• Remembering, forgetting and strategies for developing long-term memory
  • Working memory and cognitive load theory (as “the single most important thing” for teachers to know (Wiliam))

Classroom talk and questioning: Martin Robinson* & Doug Lemov

  • Student-active vs didactic techniques (and teacher talk)
  • Questioning styles and encouraging quality conversation
  • Generating balanced, quality discussions where all students contribute

From here, I’d recommend teachers also have a look at Making Thinking Visible by Ron Ritchhart and The Best Class You Never Taught, by Alexis Wiggins.

Learning myths: David Didau & Pedro de Bruyckere

  • Multiple intelligences vs learning styles
  • Creativity, critical thinking and 21C skills
  • Taxonomies
  • Learning in the digital age (Google & remembering**)

Technology: Jose Picardo & Neelam Parmar

  • Impacts of mobile technology and balance
  • Academic honesty
  • Making the most of available tech

Independent Learning: All contributors

Perspectives on developing independent learners from various contributors. Worth reading and comparing to your own experiences. Creating independent learners through strong development of the approaches to learning skills (in conjunction with solid disciplinary an interdisciplinary knowledge) is a touchstone of a strong IB education.

Conclusion: The Streamlined Classroom (Carl Hendrick & Robin MacPherson)

Distilling their findings into the ‘honeycomb conjecture‘ below, the authors present an idea for an effective classroom to ensure solid foundations of learning and progress. This in itself would make a great introduction to the book as a PD resource, giving multiple entry points for teacher discussion.

I’ve written a lot on here about meaningful, effective, pragmatic inquiry, defining it as “Creative, critical reflective thought, built on a solid foundation of well taught/learned knowledge, skills and concepts that invites learners to take action on their learning and ask “what if…?” . This book and its advice aligns with this definition, giving more concrete practices that help enhance a high-quality IB education. ***

In thinking about how to integrate effective tech use into teaching and learning, I can see potential applications for a streamlined classroom tech toolkit.

……….o0O0o……….

Footnotes & Blog Posts

* I reviewed Robinson’s very interesting “Trivium 21C” for International School Magazine, here.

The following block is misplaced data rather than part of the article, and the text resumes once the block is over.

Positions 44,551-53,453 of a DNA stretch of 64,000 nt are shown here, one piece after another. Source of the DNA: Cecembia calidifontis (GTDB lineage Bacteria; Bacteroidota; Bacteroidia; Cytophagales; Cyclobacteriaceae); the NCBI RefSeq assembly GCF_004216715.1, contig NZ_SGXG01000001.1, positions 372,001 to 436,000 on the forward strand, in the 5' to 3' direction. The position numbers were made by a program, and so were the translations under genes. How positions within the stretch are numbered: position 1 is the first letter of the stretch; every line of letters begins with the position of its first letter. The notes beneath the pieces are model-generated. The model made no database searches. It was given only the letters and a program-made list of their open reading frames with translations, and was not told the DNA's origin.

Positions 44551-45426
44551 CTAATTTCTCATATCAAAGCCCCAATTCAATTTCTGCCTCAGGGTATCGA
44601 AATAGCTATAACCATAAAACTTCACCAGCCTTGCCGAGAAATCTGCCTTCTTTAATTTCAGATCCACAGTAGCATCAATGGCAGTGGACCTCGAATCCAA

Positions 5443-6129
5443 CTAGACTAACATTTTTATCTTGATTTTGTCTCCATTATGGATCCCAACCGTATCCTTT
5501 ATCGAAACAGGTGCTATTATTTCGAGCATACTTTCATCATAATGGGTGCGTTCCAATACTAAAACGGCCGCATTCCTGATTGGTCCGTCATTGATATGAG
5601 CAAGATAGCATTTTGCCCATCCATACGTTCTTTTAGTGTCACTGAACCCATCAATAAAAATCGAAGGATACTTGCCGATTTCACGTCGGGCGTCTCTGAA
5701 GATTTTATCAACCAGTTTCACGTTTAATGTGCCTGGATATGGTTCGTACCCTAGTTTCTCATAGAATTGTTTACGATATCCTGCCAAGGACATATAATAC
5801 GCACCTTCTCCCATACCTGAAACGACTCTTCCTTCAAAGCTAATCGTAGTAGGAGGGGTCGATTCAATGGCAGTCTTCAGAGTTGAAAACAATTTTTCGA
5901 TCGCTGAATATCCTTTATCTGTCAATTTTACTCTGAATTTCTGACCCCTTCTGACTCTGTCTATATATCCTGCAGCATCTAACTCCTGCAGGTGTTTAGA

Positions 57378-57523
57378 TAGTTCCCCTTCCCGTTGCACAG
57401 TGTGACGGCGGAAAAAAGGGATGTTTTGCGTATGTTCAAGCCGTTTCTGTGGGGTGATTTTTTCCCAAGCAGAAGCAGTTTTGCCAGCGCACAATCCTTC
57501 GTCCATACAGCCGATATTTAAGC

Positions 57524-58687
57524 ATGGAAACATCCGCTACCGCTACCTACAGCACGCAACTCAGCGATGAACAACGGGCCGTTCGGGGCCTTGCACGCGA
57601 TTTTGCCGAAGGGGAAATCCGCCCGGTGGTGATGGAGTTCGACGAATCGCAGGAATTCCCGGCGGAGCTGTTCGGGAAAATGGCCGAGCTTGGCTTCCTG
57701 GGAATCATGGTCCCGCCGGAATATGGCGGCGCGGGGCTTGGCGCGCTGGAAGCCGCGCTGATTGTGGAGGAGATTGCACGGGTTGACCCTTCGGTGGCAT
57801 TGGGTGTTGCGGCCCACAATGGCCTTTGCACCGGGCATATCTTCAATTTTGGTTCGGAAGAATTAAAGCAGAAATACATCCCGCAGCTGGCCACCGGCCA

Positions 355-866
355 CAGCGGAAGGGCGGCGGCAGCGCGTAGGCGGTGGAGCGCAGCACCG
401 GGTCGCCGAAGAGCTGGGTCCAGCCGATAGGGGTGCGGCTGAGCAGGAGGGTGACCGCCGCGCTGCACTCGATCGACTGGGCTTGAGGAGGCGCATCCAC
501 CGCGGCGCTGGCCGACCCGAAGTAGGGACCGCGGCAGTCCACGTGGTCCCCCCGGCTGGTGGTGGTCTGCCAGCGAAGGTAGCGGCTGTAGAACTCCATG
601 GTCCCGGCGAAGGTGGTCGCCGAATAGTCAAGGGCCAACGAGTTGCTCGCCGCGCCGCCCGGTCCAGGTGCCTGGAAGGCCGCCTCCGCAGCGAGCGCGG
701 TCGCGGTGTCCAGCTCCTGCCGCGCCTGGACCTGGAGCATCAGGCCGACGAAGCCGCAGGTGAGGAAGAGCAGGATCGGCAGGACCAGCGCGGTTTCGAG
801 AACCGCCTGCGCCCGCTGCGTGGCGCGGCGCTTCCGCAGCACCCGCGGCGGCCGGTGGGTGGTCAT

** No, Google will not replace knowing: Content & Inquiry in a Google World.

*** International School Magazine article on defining inquiry here.

If you’ve read the book, continue the discussion in the comments below, or find me on Twitter:

 


1 Comment

What If..? MyIB & MOOC PD

 At a recent MYP Coordinators’ network meeting we were discussing how – despite lots of moves towards quality control and great efforts by the IBEN team – we still had occasional concerns on the reliability of the received message from online and face-to-face (f2f) workshops. Whether this comes from an unclear message, a side conversation, a misunderstanding across languages or the participant’s personal filter, we don’t know, but it led me to think about what steps might be taken to reduce the likelihood of misunderstanding. 

If this is already in the pipeline, I’d love to know more about it…

……….o0O0o……….

The Proposal: IB MOOC-style short courses

In the early stages of the MYP/DP teacher’s experience, the coordinator needs to know that the teacher knows the basics correctly, knows how to access the correct information and knows how to correctly operate their guide/criteria or other requirements. As unglamorous as it sounds, this seems to call for a reliable delivery method to build a baseline knowledge; a way to check the guides have been read and understood, with some reliable tasks and worked examples. A new teacher with a well-learned foundation of knowledge and skills in their subject area will be better equipped for interactive, inquiry-driven approaches in their later experiences in workshops and school-based PD.

edx-3001Over the last decade, Massive Open Online Courses (MOOCS) have become popular: where a university or institution has developed a great set of course materials, they post them online in a structured format for free participation – see Coursera, EdXUdacity and many more at Class Central. Typically these courses work in self-paced (enrol and get working) or cohort (timed start and end) models. Although it has been estimated that only around 5-6% of participants complete the course they enrolled for, they offer learners the opportunity to try courses at a university level that they might not have access to otherwise. They democratise learning. Furthermore, many of the courses can be verified with an optional low-cost certificate after completing the course and assessment successfully – and this is where I see the opportunity for IB professional learning.

……….o0O0o……….

My IB as a MOOC Platform

In the current model of IB professional learning, online and f2f workshops are a great way to build a working knowledge of the programmes and make connections with colleagues from other schools. However, they are expensive and many schools have limited resources to support multiple attendees; if a workshop does not have the intended impact on the participant, it can feel like a waste of resources.